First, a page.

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Bob Keane said:

That would be deflation

So since the original IBM PC with 16KB of RAM, a 4.77 Mhz 16 bit processor with an 8 bit bus and a single floppy drive, which cost $1600 ($4500 in 2020 dollars) compared to a $600 3Ghz 64 bit machine with a couple of terabytes of hard disk and 8 gigs of ram and performs several thousand times faster is a bad thing?

The (a designation I dare not mention here, but control the Federal Reserve among other things) puts such nonsense in your head.

They all watch too much MSNBC... they get ideas.

bamccaig
Member #7,536
July 2006
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Why not? If they reduce the cost of production, the invisible hand of Adam Smith kicks in and they cut the retail price to attract more buyers through competition.

Tax savings are a temporary measure. If every business slashed their prices to pass on the savings they'd be putting themselves into precarious waters if the tax cuts are lifted. Suddenly the price has to jump back up again, and the business needs to restructure again to compensate. And now you risk your customers being irate at the price increase. It's safer to reinvest the money elsewhere, and never affect the consumer. For example, if any equipment has been neglected now you have an easy way to replace it on the taxpayer's dime. Or if there's any mandatory training (e.g., anti-discrimination or safety or something else) that you have to give to your employees then you can pay for it that way. Or you can invest the money for a rainy day. Or reward yourself and your partners in crime with a big bonus.

Trickle down economics doesn't work. We know this. It has never worked. Instead, the corporations get even richer, and the people get even poorer. The gap between the classes grows. The rich get richer and the poor get poorer.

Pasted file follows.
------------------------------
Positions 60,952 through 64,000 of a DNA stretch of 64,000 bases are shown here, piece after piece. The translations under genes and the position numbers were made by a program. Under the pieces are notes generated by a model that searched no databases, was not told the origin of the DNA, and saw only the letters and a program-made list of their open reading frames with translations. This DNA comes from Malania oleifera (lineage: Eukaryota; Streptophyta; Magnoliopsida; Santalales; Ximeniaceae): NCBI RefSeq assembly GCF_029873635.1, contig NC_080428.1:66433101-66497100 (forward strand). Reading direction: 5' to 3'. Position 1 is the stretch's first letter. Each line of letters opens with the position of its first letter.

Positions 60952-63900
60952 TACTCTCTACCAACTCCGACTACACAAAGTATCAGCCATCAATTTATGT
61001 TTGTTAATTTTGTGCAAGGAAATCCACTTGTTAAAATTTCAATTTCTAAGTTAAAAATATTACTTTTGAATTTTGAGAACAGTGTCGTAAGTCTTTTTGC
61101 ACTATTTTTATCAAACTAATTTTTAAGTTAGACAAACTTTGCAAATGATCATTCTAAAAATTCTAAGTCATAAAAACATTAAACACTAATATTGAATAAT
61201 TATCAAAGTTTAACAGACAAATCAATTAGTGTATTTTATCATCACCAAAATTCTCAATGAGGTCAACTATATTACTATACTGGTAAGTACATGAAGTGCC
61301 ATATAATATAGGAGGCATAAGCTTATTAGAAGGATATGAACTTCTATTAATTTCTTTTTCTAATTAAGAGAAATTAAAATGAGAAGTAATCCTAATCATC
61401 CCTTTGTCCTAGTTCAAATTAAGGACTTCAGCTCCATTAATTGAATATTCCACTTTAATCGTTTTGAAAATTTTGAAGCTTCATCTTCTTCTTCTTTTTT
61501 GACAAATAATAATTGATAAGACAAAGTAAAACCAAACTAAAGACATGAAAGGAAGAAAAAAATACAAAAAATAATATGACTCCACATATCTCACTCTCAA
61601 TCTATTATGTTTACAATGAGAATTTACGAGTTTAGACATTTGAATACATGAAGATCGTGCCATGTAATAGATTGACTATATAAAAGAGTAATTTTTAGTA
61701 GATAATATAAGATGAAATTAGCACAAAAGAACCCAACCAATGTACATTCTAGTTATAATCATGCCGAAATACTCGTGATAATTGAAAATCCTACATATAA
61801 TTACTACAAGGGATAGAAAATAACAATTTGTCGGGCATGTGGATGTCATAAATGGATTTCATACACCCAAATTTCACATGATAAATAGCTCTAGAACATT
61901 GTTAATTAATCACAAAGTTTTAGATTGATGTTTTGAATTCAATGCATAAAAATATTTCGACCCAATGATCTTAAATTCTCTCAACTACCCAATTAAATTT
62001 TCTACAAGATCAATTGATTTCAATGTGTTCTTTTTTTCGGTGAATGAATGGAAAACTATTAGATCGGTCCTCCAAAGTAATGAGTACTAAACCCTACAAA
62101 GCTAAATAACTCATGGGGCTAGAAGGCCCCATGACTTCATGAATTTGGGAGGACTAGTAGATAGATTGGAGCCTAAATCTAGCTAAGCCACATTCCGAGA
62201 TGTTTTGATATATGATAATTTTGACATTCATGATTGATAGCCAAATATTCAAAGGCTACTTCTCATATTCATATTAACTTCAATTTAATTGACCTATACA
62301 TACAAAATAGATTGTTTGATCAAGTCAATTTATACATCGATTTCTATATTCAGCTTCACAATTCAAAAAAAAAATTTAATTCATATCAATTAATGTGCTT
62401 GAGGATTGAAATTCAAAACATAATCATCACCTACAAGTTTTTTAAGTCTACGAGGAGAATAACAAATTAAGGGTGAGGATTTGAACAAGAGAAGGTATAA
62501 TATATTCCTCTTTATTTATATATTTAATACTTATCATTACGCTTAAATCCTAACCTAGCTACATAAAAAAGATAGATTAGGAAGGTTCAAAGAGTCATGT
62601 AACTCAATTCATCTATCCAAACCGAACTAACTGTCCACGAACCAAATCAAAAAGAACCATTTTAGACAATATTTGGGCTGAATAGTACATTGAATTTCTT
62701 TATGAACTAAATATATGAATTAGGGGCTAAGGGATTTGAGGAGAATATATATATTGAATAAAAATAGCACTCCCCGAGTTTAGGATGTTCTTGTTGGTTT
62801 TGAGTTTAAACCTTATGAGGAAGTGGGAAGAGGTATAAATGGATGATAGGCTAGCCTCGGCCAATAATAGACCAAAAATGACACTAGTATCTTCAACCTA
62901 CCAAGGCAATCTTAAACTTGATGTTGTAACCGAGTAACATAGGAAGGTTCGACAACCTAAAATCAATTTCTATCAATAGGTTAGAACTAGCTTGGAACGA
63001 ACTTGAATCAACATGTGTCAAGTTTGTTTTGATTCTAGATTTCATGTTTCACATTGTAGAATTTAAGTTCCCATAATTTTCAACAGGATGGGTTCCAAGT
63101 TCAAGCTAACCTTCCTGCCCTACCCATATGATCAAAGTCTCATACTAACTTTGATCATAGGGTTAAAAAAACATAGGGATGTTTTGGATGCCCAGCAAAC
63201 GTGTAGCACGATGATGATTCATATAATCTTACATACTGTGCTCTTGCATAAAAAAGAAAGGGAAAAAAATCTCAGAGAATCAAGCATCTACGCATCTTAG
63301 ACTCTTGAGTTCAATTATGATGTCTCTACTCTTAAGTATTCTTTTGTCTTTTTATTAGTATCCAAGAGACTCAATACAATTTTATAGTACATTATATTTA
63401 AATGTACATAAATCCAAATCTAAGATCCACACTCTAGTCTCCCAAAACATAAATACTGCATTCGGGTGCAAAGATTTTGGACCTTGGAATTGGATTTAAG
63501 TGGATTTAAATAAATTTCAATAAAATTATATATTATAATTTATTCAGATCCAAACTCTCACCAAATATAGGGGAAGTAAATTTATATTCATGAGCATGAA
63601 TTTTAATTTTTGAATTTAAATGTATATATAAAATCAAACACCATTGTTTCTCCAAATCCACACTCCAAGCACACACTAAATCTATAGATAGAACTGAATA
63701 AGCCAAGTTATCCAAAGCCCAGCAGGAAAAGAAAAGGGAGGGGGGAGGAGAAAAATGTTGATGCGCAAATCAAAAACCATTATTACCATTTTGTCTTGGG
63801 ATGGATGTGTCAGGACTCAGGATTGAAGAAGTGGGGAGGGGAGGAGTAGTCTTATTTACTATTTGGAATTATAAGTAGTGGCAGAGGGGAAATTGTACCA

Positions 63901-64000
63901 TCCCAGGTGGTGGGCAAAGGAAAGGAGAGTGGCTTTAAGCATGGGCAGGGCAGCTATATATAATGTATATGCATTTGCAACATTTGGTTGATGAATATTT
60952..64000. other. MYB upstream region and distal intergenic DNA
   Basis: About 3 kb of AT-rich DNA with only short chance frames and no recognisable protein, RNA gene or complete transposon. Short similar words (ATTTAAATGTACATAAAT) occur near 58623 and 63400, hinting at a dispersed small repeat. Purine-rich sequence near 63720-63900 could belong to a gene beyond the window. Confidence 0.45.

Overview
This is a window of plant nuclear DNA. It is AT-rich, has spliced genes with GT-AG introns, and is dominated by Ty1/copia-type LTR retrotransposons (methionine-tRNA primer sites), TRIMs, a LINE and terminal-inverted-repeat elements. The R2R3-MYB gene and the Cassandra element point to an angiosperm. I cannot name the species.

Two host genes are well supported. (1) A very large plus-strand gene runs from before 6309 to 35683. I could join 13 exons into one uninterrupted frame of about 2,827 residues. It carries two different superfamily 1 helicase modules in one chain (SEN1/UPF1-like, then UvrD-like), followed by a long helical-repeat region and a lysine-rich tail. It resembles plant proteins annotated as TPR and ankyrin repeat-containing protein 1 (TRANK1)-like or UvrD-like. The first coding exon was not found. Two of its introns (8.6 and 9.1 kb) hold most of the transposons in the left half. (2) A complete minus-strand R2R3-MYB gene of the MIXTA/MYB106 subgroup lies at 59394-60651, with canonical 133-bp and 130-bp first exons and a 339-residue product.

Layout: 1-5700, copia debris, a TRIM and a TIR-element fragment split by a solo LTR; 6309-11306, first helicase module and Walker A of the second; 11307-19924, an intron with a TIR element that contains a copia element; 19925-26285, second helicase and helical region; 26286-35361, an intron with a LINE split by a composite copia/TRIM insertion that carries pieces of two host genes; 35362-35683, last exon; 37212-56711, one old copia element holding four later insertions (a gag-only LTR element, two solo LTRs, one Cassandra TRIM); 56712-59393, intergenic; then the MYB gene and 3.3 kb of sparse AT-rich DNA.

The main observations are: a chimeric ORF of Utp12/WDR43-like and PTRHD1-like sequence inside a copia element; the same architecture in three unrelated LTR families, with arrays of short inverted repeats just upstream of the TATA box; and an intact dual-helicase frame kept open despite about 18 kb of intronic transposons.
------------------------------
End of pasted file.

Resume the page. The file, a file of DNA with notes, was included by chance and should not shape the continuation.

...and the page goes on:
If you want to stimulate an economy you give the money to the people. If people don't have money they can't go spend it. If people do have money they will go spend it. Especially poor people. You stimulate the economy by giving money to the people that need to spend it, not the corporations whose role is providing products or services for money. If you just give them the money then they don't need the consumer at all. Goal accomplished.

And Robin Hood wasn't stealing from the rich to give to the poor, he was taking back that which had been stolen from the poor. Today's situation is considerably more complicated, but ultimately the price of freedom (of any kind) is eternal vigilance.

Any time somebody acquires significantly more wealth than his neighbors you can bet he's either exploiting the community or exploiting some community resource that he's claimed as his own.

Like Nestle drying up a fresh water supply, bottling it, and then charging the town stupid prices for bottled water. The difference between the "haves" and the "have nots" is mostly luck and corruption.

Unfortunately, America is in love with the idea that if you work hard you will succeed. You've been indoctrinated with that idea all of your life so that when you work hard and you don't get ahead you don't come to your senses and confront the system. Instead, you double down, and you work twice as hard just to scrape by, proud of how good of a citizen you are. It's very convenient for the people running the system when the system runs itself. No need to fix it when it's broken. The people aren't complaining.

amarillion
Member #940
January 2001
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Bob said:

Anyway, here are my results, because why not.

Well look at that Bob. We're pretty much the same on 3 out of 4 axes.

--
Martijn van Iersel | My Blog | Sin & Cos | Food Chain Farm | Krampushack 2020

Bob Keane
Member #7,342
June 2006

The (a designation I dare not mention here, but control the Federal Reserve among other things) puts such nonsense in your head.

I see your confusion. I forgot to use the proper html tags. <sarcasm> </sarcasm> Better?

By reading this sig, I, the reader, agree to render my soul to Bob Keane. I, the reader, understand this is a legally binding contract and freely render my soul.
If we get apple juice from squeezing apples, and we get prunes from drying out plums, where does prune juice come from?
Since gasoline contains ethanol, can self driving cars get duis?